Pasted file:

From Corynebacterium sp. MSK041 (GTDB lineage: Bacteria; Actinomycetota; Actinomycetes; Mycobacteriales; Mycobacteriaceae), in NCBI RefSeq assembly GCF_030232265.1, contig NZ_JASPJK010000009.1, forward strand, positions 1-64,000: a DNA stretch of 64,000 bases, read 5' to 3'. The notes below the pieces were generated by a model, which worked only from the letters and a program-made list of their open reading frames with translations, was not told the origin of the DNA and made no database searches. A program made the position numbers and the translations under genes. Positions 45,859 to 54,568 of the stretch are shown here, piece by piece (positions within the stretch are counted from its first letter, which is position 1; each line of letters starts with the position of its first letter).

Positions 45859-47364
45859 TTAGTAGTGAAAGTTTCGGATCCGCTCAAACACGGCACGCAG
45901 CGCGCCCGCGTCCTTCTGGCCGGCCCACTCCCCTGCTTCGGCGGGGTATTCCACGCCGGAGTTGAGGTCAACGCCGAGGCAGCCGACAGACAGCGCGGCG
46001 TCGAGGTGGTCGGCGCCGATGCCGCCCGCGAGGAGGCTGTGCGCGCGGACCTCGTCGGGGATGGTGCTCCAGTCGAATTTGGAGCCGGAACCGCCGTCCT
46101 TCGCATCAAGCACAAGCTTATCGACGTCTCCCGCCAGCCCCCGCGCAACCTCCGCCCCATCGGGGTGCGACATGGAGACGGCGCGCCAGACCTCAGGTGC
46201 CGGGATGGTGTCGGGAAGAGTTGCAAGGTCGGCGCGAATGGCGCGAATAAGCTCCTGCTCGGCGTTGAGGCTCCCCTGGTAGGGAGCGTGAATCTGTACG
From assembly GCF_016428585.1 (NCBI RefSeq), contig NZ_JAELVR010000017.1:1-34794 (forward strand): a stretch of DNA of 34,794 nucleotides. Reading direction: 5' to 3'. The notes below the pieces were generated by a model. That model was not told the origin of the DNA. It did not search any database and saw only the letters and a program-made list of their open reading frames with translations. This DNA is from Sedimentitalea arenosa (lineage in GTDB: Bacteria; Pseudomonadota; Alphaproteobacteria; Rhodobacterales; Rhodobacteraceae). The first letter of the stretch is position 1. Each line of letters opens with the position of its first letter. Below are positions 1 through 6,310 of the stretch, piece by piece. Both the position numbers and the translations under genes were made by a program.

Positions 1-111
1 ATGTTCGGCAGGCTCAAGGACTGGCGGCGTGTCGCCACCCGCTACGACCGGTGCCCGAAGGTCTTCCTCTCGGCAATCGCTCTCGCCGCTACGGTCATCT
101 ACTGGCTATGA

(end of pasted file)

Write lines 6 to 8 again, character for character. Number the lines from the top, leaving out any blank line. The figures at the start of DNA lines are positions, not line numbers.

46101 TCGCATCAAGCACAAGCTTATCGACGTCTCCCGCCAGCCCCCGCGCAACCTCCGCCCCATCGGGGTGCGACATGGAGACGGCGCGCCAGACCTCAGGTGC
46201 CGGGATGGTGTCGGGAAGAGTTGCAAGGTCGGCGCGAATGGCGCGAATAAGCTCCTGCTCGGCGTTGAGGCTCCCCTGGTAGGGAGCGTGAATCTGTACG
From assembly GCF_016428585.1 (NCBI RefSeq), contig NZ_JAELVR010000017.1:1-34794 (forward strand): a stretch of DNA of 34,794 nucleotides. Reading direction: 5' to 3'. The notes below the pieces were generated by a model. That model was not told the origin of the DNA. It did not search any database and saw only the letters and a program-made list of their open reading frames with translations. This DNA is from Sedimentitalea arenosa (lineage in GTDB: Bacteria; Pseudomonadota; Alphaproteobacteria; Rhodobacterales; Rhodobacteraceae). The first letter of the stretch is position 1. Each line of letters opens with the position of its first letter. Below are positions 1 through 6,310 of the stretch, piece by piece. Both the position numbers and the translations under genes were made by a program.